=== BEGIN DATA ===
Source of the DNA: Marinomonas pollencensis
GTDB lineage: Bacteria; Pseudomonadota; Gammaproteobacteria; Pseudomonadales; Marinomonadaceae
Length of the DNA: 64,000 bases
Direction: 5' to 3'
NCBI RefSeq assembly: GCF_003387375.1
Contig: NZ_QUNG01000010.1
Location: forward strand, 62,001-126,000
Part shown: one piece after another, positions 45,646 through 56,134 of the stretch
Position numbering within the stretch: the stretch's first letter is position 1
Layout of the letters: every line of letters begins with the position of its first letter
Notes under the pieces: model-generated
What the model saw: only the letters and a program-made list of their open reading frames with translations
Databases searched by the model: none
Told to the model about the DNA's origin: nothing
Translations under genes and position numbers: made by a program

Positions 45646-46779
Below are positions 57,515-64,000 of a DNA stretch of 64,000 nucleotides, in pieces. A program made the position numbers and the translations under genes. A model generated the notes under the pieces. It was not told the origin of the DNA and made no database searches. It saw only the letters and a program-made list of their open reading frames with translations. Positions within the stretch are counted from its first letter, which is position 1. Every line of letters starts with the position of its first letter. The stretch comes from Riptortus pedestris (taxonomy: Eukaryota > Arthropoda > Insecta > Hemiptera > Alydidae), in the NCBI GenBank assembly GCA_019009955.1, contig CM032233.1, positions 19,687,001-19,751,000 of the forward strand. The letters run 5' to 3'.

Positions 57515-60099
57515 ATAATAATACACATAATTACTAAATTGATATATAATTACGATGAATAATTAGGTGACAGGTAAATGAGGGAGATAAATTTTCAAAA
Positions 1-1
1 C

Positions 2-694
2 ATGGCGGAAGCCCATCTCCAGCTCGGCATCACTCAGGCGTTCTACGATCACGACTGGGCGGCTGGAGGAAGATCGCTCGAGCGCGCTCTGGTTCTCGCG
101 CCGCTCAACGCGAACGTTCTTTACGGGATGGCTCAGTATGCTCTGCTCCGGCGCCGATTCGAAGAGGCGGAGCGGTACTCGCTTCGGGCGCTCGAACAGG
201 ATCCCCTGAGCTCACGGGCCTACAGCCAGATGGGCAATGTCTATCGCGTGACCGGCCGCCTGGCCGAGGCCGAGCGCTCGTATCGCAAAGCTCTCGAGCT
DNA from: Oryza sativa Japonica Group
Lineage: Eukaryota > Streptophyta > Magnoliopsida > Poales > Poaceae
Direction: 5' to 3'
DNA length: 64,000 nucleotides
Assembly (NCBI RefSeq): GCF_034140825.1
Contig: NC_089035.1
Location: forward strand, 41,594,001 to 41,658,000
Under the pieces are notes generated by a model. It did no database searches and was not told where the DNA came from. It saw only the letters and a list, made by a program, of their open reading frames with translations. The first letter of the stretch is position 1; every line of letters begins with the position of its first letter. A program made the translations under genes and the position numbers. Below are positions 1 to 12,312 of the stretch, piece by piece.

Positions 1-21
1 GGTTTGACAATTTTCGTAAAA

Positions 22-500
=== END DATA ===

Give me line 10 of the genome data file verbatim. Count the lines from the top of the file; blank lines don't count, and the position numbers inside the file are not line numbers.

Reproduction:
Layout of the letters: every line of letters begins with the position of its first letter